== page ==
Concerning slippage, the main relevant structural property of the coating is the chemical nature of the terminal group exposed to the liquid. However, for a given terminal group, certain geometrical features may, in principle, affect the liquid–solid interface. Beyond chain length, for uniform coatings, the tilt angle *θ* is expected to be the most important. The results of §2 suggest that *θ* strongly depends on the specific system, and it is extremely difficult to determine from experiments. The zero-temperature *ab initio* simulations discussed so far may not correspond to the conditions encountered at finite temperature. Nevertheless, their indications can be used as starting point to investigate the effect of *θ* on slippage.

Values of 0^{°} for OTS chains and 30^{°} for 18-alkyl chains are used to set up classical MD simulations of a Couette flow in the nano-channel between two planar walls (figure 2*a*). The lower wall is coated, while the upper one is kept in motion by a constant force. The slip length is obtained from the steady-state velocity profile. The simulations are performed at 300 K and 1 atm. For the level of detail needed here, a precise description of the head group (the one towards the solid wall), of the specific binding mechanism and of the solid crystal is not necessary. The relevant information is the hexagonal structure of the SAM and its surface density. Hence, the sample is modelled as a (111) Lennard-Jones (LJ) solid surface parallel to the O*xy* plane. Previous studies showed that, after equilibration, the molecules of the coating spontaneously achieve a tilt angle *θ*_{tilt}≃30^{°} [10]. This fact is exploited here to reproduce the inclination of the *ab initio* simulation for the 18-alkyl chain. The case with 0^{°} inclination is obtained by fixing the chain carbon atoms. Sensitivity tests to the water model were also performed, using Transferable Intermolecular Potential 3 Point (TIP3P), Transferable Intermolecular Potential 4 Point (TIP4P) [18] and TIP4P/2005 [19] models for water, see Chinappi & Casciola [10] for further details.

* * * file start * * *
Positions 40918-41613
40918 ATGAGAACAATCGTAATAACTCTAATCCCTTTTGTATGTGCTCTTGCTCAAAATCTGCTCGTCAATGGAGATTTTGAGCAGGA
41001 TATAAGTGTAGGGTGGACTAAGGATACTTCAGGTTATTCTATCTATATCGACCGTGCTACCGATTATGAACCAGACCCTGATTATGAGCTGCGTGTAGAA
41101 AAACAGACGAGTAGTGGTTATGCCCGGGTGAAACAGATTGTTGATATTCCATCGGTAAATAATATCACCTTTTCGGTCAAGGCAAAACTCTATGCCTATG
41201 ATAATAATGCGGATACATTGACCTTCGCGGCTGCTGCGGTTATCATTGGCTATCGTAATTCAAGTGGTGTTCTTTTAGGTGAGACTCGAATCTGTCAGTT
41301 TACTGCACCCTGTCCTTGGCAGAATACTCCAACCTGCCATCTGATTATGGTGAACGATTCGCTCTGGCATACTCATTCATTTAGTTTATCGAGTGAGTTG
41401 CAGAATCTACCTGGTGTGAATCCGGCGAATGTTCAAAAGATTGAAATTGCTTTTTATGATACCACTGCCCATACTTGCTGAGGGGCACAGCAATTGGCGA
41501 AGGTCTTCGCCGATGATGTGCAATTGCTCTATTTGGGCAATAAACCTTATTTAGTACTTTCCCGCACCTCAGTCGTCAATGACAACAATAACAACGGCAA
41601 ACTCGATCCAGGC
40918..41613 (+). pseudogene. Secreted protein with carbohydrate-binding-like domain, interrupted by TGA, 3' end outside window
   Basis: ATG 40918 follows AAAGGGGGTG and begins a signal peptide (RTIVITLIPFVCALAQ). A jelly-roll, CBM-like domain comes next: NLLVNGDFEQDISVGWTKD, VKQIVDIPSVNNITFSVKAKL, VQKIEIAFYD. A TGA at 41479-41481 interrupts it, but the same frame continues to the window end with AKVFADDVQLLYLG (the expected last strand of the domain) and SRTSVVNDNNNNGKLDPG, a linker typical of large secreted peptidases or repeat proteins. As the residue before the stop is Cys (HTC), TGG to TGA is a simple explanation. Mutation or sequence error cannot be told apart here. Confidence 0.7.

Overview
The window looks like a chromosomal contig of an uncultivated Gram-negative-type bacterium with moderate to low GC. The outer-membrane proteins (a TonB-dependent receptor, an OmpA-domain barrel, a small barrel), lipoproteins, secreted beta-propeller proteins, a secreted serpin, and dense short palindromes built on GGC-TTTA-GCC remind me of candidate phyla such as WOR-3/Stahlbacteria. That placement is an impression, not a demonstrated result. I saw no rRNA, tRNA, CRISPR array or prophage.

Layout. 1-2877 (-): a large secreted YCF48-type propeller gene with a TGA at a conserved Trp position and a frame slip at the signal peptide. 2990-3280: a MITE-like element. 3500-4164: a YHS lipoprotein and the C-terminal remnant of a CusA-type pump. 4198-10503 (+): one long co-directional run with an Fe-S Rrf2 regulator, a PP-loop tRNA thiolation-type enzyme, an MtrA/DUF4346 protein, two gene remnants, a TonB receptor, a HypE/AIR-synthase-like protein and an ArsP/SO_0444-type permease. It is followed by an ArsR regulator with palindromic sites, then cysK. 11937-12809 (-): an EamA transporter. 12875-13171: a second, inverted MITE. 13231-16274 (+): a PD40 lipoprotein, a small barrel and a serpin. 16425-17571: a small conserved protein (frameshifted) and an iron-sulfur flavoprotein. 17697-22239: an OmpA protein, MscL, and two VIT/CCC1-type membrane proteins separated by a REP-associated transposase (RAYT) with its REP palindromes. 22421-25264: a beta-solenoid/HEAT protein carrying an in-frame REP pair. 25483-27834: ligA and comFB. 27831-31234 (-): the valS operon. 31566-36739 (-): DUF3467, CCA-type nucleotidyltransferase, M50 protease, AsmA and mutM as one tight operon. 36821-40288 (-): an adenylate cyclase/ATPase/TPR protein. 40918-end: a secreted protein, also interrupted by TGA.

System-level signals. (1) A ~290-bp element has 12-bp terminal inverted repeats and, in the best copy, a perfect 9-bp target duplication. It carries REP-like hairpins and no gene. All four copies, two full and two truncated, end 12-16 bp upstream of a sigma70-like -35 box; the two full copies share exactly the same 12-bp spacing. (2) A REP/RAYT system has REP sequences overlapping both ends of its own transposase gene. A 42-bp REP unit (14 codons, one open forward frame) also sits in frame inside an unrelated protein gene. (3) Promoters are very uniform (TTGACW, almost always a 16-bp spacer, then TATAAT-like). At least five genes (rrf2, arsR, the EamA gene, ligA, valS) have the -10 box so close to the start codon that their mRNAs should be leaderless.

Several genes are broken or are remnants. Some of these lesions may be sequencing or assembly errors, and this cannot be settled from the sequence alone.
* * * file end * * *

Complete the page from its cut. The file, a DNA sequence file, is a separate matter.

The mean velocity profile is shown in figure 2*b* for the TIP4P/2005 water model with 30^{°} tilt angle of the alkyl chains. For each water model, the slope is consistent with the respective viscosity, with TIP4P/2005 (*μ*=0.855 m Pa s^{−1}) getting closest to the experimental value of *μ*=0.896 m Pa s^{−1} [20]. Defining the wall surface as the average position of the methyl group carbon atom of the chains, *L*_{s} is obtained from the position where the velocity profile extrapolates to zero. The results are summarized in table 1. No difference is observed by changing forcing direction and intensity (data not shown). Figure 2*c* shows the number density profile within the fluid (*ρ*_{f}, *z*>0) and the solid (*ρ*_{s}, *z*<0), formed either by the LJ crystal (uncoated case, solid line) or by the SAM (coated surface, *θ*_{tilt}=30, dashed line). The hydrophobic behaviour of the LJ crystal appears from the first strong peak in the water density (*z*≃3.5 Å), which is instead much weaker for the hydrophilic SAM coating. Denoting the bulk values by a superscript ‘b’, this behaviour is quantified by the depletion layer thickness (last line of table 1),